Gordon Duncan was one of the greatest-ever exponents of the bagpipes, a fearlessly innovative and deeply expressive musician and a prolific composer, many of whose tunes have attained the ultimate accolade of having passed into the tradition.
Born in Pitlochry on May 14, 1964, Gordon grew up in a family that was steeped in Scotland’s musical traditions. His father, Jock, is one of the great traditional ballad and bothy ballad singers and his older brother, Ian, is a hugely respected figure on the piping scene both as a teacher and as the pipe major who has masterminded competition successes for leading bands including The Vale of Atholl, Scottish Power and Kirkliston pipe bands, in all of which Gordon also served.
Gordon began playing the chanter under Ian’s tutelage at the age of ten and instantly became inseparable from the instrument. Before he set off for school every morning he would practice, developing the finger strength and dexterity that would later allow him to play so intricately. In his teens he competed in junior piping competitions, bringing home armfuls of trophies, but when he turned eighteen competing lost much of its attraction.
By this time he was serving his apprenticeship as a joiner and beginning to attract the attention of bands including the Tannahill Weavers, with whom he toured America for the first time. He also began a lasting association with singer-songwriter Dougie Maclean, playing pipes and whistle on many of Maclean’s albums and tours, and toured with groups including Wolfstone and Ceolbeg.
Travelling across Europe exposed Gordon to other traditions and he became fascinated with Breton music and musicians. The attraction was mutual. Gordon won the coveted Macallan solo piping trophy in Lorient, Brittany two years in succession and became a hero among young Breton pipers who learned the tunes on Gordon’s three CDs for Greentrax Recordings grace note for grace note.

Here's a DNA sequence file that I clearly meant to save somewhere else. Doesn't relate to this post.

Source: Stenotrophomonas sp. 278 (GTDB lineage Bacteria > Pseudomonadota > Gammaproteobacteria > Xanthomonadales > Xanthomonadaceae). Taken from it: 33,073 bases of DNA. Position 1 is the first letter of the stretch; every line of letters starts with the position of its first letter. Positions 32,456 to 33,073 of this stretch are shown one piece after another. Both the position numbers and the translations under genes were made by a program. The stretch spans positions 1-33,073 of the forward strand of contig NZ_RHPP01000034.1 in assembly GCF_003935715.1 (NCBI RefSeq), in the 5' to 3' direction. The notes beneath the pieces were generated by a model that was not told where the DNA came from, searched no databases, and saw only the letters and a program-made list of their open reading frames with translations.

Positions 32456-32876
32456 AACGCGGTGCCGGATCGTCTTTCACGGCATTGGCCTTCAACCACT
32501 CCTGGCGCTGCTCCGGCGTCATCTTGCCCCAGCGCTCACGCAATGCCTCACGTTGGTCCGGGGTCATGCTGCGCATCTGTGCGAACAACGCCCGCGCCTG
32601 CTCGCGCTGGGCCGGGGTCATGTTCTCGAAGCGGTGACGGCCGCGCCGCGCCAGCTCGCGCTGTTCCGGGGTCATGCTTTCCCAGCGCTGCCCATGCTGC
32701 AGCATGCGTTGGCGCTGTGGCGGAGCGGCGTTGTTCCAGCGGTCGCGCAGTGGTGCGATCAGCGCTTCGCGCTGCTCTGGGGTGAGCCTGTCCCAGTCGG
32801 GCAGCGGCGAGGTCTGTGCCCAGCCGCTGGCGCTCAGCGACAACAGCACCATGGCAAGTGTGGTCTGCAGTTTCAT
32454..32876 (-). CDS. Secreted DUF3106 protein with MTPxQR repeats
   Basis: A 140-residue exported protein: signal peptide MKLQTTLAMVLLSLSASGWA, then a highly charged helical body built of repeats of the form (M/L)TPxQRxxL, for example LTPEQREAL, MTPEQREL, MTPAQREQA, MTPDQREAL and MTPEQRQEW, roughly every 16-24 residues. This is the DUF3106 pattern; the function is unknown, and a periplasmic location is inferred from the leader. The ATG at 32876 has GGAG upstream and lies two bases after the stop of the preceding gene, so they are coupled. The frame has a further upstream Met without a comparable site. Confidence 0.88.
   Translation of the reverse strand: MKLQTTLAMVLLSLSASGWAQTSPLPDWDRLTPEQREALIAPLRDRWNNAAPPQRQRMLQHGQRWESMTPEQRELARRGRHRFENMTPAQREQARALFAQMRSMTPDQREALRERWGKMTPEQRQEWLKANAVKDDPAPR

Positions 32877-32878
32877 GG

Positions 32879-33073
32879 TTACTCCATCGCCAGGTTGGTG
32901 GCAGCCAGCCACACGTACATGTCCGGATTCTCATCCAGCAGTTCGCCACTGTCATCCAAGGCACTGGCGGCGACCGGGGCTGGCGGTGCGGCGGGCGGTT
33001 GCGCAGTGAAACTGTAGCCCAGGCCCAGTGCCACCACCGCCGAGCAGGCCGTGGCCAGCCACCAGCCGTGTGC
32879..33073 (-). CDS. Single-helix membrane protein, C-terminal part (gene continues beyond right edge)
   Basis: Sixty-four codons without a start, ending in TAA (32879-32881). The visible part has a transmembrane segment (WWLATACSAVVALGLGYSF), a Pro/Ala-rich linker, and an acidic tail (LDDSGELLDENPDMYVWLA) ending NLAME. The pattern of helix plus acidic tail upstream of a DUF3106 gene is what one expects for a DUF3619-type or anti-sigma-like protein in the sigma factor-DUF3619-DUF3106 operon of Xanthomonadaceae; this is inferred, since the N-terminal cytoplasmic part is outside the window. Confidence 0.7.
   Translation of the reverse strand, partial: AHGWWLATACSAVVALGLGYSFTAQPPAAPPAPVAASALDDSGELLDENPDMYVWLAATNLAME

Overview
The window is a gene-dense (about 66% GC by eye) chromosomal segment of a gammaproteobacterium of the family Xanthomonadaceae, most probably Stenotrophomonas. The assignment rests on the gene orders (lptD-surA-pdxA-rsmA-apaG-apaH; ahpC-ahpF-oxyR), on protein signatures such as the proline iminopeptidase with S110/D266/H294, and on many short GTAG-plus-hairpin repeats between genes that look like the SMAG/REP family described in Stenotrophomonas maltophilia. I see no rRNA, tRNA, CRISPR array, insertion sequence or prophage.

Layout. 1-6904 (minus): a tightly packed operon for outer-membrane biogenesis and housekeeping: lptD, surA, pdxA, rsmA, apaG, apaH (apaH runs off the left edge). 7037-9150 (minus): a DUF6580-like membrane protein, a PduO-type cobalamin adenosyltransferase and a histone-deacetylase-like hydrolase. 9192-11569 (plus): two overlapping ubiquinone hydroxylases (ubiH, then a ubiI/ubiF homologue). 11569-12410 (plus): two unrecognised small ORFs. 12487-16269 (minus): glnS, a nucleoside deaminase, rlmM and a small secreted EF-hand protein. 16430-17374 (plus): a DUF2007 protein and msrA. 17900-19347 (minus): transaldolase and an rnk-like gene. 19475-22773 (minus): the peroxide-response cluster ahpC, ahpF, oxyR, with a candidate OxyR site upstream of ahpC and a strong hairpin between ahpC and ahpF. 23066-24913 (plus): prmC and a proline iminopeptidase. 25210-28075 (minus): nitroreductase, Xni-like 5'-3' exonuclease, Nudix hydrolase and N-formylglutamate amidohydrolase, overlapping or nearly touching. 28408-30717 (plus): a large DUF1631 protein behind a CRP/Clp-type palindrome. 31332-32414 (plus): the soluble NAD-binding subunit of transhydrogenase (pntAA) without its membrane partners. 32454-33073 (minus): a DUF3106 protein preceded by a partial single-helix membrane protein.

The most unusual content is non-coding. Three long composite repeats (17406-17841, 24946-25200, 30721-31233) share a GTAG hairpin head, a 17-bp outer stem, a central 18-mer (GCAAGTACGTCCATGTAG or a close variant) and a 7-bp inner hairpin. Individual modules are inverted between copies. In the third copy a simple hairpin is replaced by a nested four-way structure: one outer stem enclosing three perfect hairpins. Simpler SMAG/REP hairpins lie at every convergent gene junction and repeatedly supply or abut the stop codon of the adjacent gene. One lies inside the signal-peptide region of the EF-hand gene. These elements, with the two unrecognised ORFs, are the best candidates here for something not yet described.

These tunes included Gordon’s bagpipes setting of AC/DC’s heavy rock anthem Thunderstruck which he unleashed during Edinburgh International Festival’s 1999 Piping Series, a performance that ultimately won him a Herald Angel award from Scotland’s leading newspaper in recognition of artistic excellence during Edinburgh’s festival season.
Gordon’s own compositions including Andy Renwick’s Ferret, which has featured on more than one hundred commercial recordings, The Famous Baravan and The Sleeping Tune have been collected into a tune book that is regarded as a bible by young traditional musicians. He died on December 14, 2005 but his memory lives on through his music, through the many stories of his exploits, such as the time he appeared on an airport security X-Ray screen as a whistle-playing skeleton, and through the Gordon Duncan Trust, which encourages young musicians to follow in Gordon’s musical footsteps and stages a popular celebration of his legacy in Perth Concert Hall every September.
His family remain justifiably proud of this genius musician and singular character, none more so than Gordon’s brother, Ian, who started Gordon off on a journey that spread his reputation around the world and who delights in being introduced in country and after country as Gordon Duncan’s brother.